NLAM Green Fire Screening

NLAM Green Fire Screening

The issues facing today’s youth can seem overwhelming whether it’s climate change, economic viability, health and safety, or disengaged communities. Yet all these issues are interconnected, and identifying the connecting threads can help pool limited resources and overcome these challenges. In mid April, for National Landscape Architecture Month, ASLA/NCC partnered with the US Forest Service to screen the documentary, Green Fire, at Vallejo High School. In 2013, Vallejo, CA was ranked as the most diverse city in the nation, and Vallejo High proved a viable location to engage in ASLA’s three action items for promoting diversity within the profession: Public Awareness, Early Exposure, and Mentorship.

Green Fire discusses Aldo Leopold’s most enduring idea, the “land ethic,” a moral responsibility of humans to the natural world and to each other. Aldo Leopold’s land ethic idea is arguably more relevant today than ever before. ASLA and the US Forest Service introduced this idea of a land ethic in an effort to connect an increasingly urban population with an increasingly threatened natural world, and introduced the profession of landscape architecture along with a variety of activities that touch on these issues. This year marks the 50th anniversary of the Wilderness Act and the Forest Service will be commemorating this milestone on September 3-6, 2014 by hosting the Visions of the Wild Festival, a series of local events connecting nature, culture and community.

Green Fire was produced in partnership between the Aldo Leopold Foundation, the Center for Humans and Nature, and the US Forest Service. The film provocatively examines Leopold’s thinking, renewing his idea of a land ethic for a population facing 21st century ecological challenges. Green Fire describes the formation of Leopold’s idea, exploring how it changed one man and later permeated through all arenas of conservation. The film draws on Leopold’s life and experiences to provide context and validity, and then explores the deep impact of his thinking on conservation projects around the world today. Through these examples, the film challenges viewers to contemplate their own relationship with the land community.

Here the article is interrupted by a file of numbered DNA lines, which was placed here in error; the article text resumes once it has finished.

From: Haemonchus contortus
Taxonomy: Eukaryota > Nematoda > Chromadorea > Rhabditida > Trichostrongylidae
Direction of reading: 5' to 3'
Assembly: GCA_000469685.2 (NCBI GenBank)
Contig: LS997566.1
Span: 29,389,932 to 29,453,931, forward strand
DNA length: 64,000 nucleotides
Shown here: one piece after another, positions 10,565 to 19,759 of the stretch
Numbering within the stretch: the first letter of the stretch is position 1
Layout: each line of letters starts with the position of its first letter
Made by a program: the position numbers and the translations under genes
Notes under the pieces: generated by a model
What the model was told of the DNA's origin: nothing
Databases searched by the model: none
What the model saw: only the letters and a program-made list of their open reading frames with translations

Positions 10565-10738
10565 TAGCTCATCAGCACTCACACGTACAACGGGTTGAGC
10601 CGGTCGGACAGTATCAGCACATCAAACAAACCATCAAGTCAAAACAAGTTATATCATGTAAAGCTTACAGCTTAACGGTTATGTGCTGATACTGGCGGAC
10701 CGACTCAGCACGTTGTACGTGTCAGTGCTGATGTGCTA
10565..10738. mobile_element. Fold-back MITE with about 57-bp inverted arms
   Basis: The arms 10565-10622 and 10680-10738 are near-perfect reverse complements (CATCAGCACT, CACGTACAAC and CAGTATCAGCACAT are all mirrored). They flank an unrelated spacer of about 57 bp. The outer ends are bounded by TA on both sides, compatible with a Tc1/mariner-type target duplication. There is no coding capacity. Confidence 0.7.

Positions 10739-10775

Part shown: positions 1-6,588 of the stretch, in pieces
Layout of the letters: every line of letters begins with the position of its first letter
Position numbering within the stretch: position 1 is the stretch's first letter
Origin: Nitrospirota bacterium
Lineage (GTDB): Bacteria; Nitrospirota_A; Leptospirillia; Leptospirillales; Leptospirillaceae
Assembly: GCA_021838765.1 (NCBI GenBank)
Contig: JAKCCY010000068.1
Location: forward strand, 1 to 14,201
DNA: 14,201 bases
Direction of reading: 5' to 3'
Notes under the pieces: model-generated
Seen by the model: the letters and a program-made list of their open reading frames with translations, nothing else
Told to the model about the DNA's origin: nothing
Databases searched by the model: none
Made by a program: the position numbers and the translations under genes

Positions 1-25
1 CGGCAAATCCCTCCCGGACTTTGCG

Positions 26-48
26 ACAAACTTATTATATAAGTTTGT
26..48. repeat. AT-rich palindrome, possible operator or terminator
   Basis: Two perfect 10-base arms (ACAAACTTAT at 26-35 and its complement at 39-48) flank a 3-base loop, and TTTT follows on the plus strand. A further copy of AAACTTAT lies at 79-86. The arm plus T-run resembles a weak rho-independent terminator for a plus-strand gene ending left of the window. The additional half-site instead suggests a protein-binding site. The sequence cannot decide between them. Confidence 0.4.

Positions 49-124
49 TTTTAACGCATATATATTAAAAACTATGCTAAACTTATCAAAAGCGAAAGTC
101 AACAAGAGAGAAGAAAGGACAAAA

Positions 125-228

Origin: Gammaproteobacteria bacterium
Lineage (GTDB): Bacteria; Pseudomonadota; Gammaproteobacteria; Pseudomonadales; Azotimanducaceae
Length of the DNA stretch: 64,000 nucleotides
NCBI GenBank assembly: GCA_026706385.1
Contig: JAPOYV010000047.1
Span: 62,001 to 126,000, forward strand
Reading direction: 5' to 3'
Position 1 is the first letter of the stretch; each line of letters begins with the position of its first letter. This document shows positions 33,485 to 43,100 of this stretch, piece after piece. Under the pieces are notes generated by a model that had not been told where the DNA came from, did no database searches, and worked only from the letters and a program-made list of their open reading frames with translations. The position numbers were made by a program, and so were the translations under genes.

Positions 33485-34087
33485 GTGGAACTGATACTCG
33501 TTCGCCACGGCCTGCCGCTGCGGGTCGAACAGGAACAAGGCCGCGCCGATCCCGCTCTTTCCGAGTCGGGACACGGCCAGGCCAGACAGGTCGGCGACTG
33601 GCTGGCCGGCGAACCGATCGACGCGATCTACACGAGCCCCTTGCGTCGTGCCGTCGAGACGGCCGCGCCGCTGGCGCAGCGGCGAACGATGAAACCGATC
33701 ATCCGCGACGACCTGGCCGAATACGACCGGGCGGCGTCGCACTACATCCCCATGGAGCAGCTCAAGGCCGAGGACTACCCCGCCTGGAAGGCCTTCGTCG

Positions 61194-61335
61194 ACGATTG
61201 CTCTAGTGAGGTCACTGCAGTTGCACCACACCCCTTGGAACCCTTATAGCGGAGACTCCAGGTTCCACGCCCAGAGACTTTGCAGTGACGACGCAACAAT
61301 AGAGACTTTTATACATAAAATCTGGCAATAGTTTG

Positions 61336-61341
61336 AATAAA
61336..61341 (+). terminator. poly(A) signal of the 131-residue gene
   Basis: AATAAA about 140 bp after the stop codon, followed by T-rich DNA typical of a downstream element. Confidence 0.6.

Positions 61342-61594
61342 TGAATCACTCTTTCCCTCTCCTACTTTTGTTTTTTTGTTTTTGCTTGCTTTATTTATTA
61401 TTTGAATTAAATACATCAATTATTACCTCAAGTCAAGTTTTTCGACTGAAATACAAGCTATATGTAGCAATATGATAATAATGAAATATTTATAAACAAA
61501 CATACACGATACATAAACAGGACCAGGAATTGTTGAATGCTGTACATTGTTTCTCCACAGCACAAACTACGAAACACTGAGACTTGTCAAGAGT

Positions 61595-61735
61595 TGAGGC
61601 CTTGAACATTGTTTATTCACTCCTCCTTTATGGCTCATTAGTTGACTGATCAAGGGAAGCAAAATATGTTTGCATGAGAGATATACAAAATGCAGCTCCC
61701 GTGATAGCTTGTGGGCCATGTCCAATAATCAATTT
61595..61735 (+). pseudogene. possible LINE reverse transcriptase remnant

In addition to the ASLA members organizing the event, the film’s director and editor were on hand to answer questions and speak on behalf of the Forest Service. The response from the students was quite impressive, as many of them were quite engaged with the subject matter and lingered after the event asking questions and collecting information.

Anita Bueno: Anita is a landscape architect with the US Forest Service and a member of the American Society of Landscape Architects (ASLA). She serves on the national ASLA Diversity Committee and lives in Richmond, CA.

Robin Gyorgyfalvy: Robin is the Forest Service’s Regional Acting Deputy Director for Public Affairs & Communications. She was inducted into the ASLA Council of Fellows for her work developing and promoting scenic byways and her years of service in the community.

Steven Dunsky, Director and Ann Dunsky, Editor: Steve & Ann Dunsky have written, directed and edited films and videos for more than twenty years. As producers for the US Forest Service, their programs cover a wide range of conservation issues. They live and work in Vallejo, CA.

Annette Delos-Santos: Annette is an Equal Opportunity Specialist on the Civil Rights staff at the Forest Service in Vallejo, CA. She serves as an advisory committee member to the Vallejo High School Hospitality Academy. She continues to serve on the committee to assist teachers and students in a mentorship role and to support education objectives.

Heather Davis: Heather is the Forest Service’s event coordinator behind ‘Visions of the Wild.’ She has a graduate degree from Bard College in environmental policy and an undergraduate degree from UC Berkeley in landscape architecture.

ASLA NCC is currently scheduling a showing for members at the AIA in May or June – watch for an upcoming notification!

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